The earliest Will and Testament in the Scottish Records

Agnes Maistertoun, relict of John Menteith in Alveth, dated 21st February 1572. Testament, testamentar and inventory recorded at Edinburgh Commissary Court.

Analysis of 1851 Scottish Census

Using "scotlandspeople" index as a source, and the search field M*S*T*R*N* gives 620 possibles. Of these, 11 are not related (eg "Masterman" or "McSutherland"). There are 77 Mastersons but of these, at least 16 should have been recorded as "Masterton". So that makes 548 Scottish Mastertons to account for. I have studied them all and made my best effort to allocate uniquely to one of the Masterton trees. My current research places them as follows:

Ayrshire - 14 Bathgate - 18 Biggar - 34 Cramond - 72
Culross - 134 Dumfriesshire - 22 Dunfermline (1) - 8 Dunfermline (3) - 1
Dunfermline (4) - 7 Dunfermline (5) - 2 Edinburgh (2) - 0 Falkirk - 25
Forfar - 72 Grange - 0 Kinghorn - 6 Kirkcaldy - 0
Largo - 29 Linlithgow (2) - 0 Newburgh - 18 Parkmill - 0
Peebles - 13 Records not linked - 19
Athelstaneford - 6 Leith - 4

That adds up to 504. 13 of the remaining 44 Mastertons were born in Ireland and are not yet in any of the trees (and may indeed be "Mastersons" wrongly recorded). This leaves 31 Mastertons not yet allocated into any of the trees, or at the very least associated with one of the groups of unlinked records.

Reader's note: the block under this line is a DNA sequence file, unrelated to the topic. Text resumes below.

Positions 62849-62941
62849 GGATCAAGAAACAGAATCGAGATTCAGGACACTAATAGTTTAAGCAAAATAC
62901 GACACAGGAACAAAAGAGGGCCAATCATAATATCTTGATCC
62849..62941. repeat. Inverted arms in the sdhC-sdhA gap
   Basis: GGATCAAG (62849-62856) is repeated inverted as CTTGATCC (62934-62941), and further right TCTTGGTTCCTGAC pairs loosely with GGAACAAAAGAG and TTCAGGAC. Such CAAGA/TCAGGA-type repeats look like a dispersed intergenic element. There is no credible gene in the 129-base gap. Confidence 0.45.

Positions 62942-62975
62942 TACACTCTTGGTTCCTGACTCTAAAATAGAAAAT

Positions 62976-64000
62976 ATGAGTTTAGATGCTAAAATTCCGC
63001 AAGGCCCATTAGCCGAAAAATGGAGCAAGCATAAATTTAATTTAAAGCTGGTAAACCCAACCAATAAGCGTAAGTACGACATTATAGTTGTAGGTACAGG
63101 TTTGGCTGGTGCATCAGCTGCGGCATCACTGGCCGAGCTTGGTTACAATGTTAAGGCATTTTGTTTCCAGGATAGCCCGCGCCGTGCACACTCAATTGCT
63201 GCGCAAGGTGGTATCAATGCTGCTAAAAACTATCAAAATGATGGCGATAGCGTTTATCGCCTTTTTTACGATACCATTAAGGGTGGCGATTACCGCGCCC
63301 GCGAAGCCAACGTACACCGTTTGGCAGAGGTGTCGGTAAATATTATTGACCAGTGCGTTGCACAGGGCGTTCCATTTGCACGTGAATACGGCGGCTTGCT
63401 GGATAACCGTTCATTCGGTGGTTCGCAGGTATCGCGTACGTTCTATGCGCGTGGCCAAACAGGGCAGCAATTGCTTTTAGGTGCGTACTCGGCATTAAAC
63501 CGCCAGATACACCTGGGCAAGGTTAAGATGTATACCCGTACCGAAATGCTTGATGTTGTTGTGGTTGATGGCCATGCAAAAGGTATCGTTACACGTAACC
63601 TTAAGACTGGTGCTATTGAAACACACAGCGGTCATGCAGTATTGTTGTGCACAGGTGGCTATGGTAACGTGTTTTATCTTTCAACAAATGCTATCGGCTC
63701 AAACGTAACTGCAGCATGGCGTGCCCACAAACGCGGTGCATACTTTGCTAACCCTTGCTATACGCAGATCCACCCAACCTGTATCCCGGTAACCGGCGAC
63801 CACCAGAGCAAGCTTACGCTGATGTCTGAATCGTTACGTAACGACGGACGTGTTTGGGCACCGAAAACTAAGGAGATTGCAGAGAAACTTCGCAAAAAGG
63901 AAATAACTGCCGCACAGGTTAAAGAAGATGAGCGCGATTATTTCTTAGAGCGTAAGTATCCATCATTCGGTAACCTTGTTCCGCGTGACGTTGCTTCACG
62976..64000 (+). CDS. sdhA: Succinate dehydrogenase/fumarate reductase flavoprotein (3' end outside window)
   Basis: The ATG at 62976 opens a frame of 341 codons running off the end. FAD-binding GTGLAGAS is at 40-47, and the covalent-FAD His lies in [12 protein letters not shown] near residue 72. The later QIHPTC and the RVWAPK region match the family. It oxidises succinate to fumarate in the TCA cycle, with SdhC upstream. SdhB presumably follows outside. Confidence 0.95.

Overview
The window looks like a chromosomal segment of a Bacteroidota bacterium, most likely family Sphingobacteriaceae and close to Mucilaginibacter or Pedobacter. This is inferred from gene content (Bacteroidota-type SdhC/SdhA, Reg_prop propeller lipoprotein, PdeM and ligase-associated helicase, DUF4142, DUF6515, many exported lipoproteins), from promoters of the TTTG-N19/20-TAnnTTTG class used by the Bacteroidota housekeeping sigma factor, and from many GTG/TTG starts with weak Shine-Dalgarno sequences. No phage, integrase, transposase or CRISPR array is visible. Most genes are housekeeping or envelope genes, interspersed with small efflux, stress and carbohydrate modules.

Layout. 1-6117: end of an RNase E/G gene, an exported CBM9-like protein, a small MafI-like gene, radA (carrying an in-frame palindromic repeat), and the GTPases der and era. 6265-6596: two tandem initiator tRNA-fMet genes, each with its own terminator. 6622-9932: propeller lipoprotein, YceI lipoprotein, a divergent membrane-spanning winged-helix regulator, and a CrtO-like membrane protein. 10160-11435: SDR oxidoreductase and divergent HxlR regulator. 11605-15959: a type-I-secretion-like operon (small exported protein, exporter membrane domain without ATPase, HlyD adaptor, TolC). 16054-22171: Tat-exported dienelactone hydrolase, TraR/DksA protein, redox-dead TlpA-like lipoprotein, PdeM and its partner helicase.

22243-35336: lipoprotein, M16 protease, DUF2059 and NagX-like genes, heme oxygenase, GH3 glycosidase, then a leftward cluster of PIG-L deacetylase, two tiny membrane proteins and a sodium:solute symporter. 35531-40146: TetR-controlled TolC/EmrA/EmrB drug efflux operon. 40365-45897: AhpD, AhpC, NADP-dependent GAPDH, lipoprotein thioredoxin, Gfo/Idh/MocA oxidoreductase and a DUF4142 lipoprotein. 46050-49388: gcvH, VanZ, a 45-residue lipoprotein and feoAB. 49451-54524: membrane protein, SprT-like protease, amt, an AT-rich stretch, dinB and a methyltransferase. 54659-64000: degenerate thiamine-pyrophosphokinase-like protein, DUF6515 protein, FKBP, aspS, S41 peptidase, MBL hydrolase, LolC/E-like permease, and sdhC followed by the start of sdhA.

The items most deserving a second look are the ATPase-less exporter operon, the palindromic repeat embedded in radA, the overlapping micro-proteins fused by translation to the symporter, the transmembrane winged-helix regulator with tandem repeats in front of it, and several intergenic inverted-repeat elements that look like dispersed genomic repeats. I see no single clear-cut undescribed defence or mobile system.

Analysis of 1911 Scottish Census

Using "scotlandspeople" index as a source, and the search field M*S*T*R*N* gives 1036 possibles. Of these, 24 are not related (eg "Masterman", "Mastrangelo" or "McSutherland"). There are 123 Mastersons, but at least one is wrongly recorded and should have been Masterton. One "Masterton" is wrongly listed and should have been "Martin" and a further 13 should have been "Masterson". So that leaves 876 Scottish Mastertons to account for. I have studied them all and made my best effort to allocate uniquely to one of the Masterton trees. My current research places them as follows:

Ayrshire - 30 Bathgate - 36 Biggar - 83 Cramond - 172
Culross - 163 Dumfriesshire - 7 Dunfermline (1) - 2 Dunfermline (4) - 12
Edinburgh (3) - 12 Falkirk - 17 Forfar - 132 Largo - 79
Newburgh - 48 Newcastle - 3 Peebles - 26 Born in Ireland (or female married to an Irish Masterton) - 21

That adds up to 843. This leaves 33 Mastertons not yet allocated into any of the trees, or at the very least associated with one of the groups of unlinked records.

Places named Masterton

Masterton, Dunfermline, Fife, Scotland